There are some serious risks: (1) Most of these distribution paying stocks began to lower their payouts almost the moment I started using the HELOC because of the drop in commodity prices. But then their share prices plummeted too as direct result. Consequently, I was able to pick up even more shares at unbelievably low prices and to keep the income well above the interest payments. (2) The interest rates could climb. But from the time I started this strategy until today, interest rates have gone down and stayed at historical lows. In anticipation of interest rate hikes, I regularly pay down the line of credit as fast as possible. When it’s at zero for a while, then my risk appetite increases again. (3) The share prices of my stocks could plummet. But by using only a fraction of the HELOC, I pick up more positions as the market goes down. So when the prices went down it actually helped me even though it created initial unrealized losses. Eventually, from March 2009 until today, we’ve been in a relentless bull market–so that with a couple of exceptions, everything has gone up, up, up. (4) Since your home is the collateral for this debt product, one has to be restrained in using it for fear of becoming homeless as result of bankruptcy. This is another reason for using only a fraction of the credit limit. (5) My stock portfolio is not diversified. It is therefore highly susceptible to the volatility in the commodities market. This choice is made because some Canadian equities in the oil and gas sector pay well, especially in the income trust sector. Many of these will convert to dividend paying stocks in January 2011 because of rule changes and this may result in a lower yield.
Since this strategy aims at establishing an income, I’ve only done a very minimal amount of trading (i.e., “buy low, sell high”). It is therefore a strategy of investing which is much closer to what is called “value investing” than “day trading”. Here is a list of companies that I’ve established long positions: erf.un, cpg, nae.un, pmt.un, day.un, bnp.un. Those which are weighted heavily in natural gas have done less well than those which concentrate on oil. But fortunately, the gas-weighted companies like pmt.un and erf.un have hedges that have made it possible for them to maintain their distributions at a high rate in proportion to their share price.
If there is a lesson in this for those who aspire to be righteous investors, it is to first establish equity: the bank will not lend at the lowest interests rate without the security of some form of collateral, which usually means home equity. This means for many years making the sacrifice of not spending money on every whim in order to pay down the house mortgage as soon as possible.
Here are some numbers to give an example of how the above strategy can work:
Using a HELOC, $31,200 spent on CPG (TSX) would buy 800 shares $39.00 per share. The interest in the first month at 3.25% (current TD Canada Trust HELOC rate) would be $84.50; the dividend from 800 shares of CPG at .23 per share is $184: Thus, the net in the first month is $99.50 or .32 % of the total capital put at risk.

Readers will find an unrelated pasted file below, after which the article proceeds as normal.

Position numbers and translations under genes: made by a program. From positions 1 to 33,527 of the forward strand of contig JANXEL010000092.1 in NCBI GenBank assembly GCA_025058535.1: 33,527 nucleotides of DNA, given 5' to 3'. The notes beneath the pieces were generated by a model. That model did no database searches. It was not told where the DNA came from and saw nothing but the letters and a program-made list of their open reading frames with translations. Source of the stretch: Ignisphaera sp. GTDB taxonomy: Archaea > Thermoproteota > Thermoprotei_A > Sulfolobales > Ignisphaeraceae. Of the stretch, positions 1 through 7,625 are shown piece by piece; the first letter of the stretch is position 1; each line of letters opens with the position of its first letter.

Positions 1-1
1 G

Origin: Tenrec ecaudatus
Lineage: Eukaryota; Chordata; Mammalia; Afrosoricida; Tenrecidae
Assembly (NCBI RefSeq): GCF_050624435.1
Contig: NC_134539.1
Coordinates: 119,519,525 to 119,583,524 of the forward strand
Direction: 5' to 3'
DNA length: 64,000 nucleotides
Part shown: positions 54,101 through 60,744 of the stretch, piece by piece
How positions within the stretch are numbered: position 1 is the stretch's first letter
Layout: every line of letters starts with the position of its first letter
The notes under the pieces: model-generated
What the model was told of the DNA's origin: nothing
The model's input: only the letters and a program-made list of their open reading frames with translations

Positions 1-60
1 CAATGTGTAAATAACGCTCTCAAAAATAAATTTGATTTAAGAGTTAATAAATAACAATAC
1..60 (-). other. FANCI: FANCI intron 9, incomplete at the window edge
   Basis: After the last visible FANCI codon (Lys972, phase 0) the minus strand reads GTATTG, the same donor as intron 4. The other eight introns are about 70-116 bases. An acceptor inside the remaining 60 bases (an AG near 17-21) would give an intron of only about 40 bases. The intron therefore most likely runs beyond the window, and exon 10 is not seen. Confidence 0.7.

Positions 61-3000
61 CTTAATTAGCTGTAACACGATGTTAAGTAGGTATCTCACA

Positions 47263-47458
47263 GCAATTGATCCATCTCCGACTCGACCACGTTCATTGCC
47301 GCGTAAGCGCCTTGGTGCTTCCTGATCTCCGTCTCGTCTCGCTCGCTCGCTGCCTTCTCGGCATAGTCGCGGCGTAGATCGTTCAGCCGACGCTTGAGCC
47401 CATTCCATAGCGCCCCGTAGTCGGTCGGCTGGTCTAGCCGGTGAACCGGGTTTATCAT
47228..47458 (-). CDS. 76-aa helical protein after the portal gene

India bought 200 tons (32,000 ounces) of gold today from the IMF at a price of $6.7 billion. This should be an ominous sign for the deflationistas. The price of gold spiked to US $1083 per ounce, a new high.
It has become clear to me too that one reason that the US has avoided inflation in the past is that so many governments and individuals hold their wealth in dollars. John Mauldin wrote in his newsletter (October 30, 2009), “Catching Argentinian Disease” regarding real estate transactions in Argentina:
Interestingly, the dollar is still the real medium of exchange. I was told by several people that if you want to buy a house for half a million dollars, you bring the physical cash to the closing. One person counts the money and the other checks the paperwork and title. Argentina has the second largest hoard of physical dollars in the world, only exceeded by Russia. Is it any wonder they are concerned with the value of the dollar?
What if the international community suddenly lost confidence in the dollar and began to sell its reserves in favor of other currencies (Euros, Canadian loonie), gold and other commodities? So far we’ve seen a trickle effect: the US dollar is slowly losing value. But imagine the little Dutch boy with his finger in the hole of the dam, and if he suddenly removes the finger and the dam could burst; once confidence is lost the world markets could be flooded with US dollars in a day. This seems to me to be a real risk to America and it is why the current Democrat controlled Congress and Office of the President are so immoral and irresponsible in their deficit spending. What happens when no one wants to buy US debt? They will have to raise interest rates. But the US government can’t raise interest rates because already 40 cents on every tax dollar services the national debt. If the interest rate was raised by a few cents, the US would be like the sub-prime borrowers who could no longer pay their mortgages when interest rates go up, because imagine if for every tax dollar 60 cents went to paying for debt. That is untenable. The problem will spiral out of control. So the US will, as Mark Faber and others have predicted , monetize the debt (this occurs when the Federal Reserve buys US treasury notes) and hyperinflation will set in. I expressed my fears about this on January 19, 2009, and in terms not too different the Financial Post’s Jonathan Chevreau (on May 27, 2009):
Over the past year, I’ve occasionally mused mostly in jest that the way the United States has been printing money to combat the financial crisis seems to rival Robert Mugabe’s Zimbabwe. All this by way of wondering how it is that the result of running the presses has been rampant hyperinflation in Zimbabwe, yet the U.S. so far seems to have dodged the inflation bullet.
The only thing that can save us is for conservatives to take back Congress in 2010 and the White house in 2012. The security of the USA and of the world depends on it.
Today at Powerline blog, Paul Mirengoff says that to consider Obama a fool is the charitable explanation of some of his foreign policy. The same is true of current economic policy. Rush Limbaugh and others believe that he is intentionally trying to destroy the economy so that he can implement a radical agenda, as Rahm Emmanuel has famously said, “You never want a serious crisis to go to waste.” Such a sinister intent is consistent with some things that we know about Obama’s background. But for the moment, I will reserve judgment.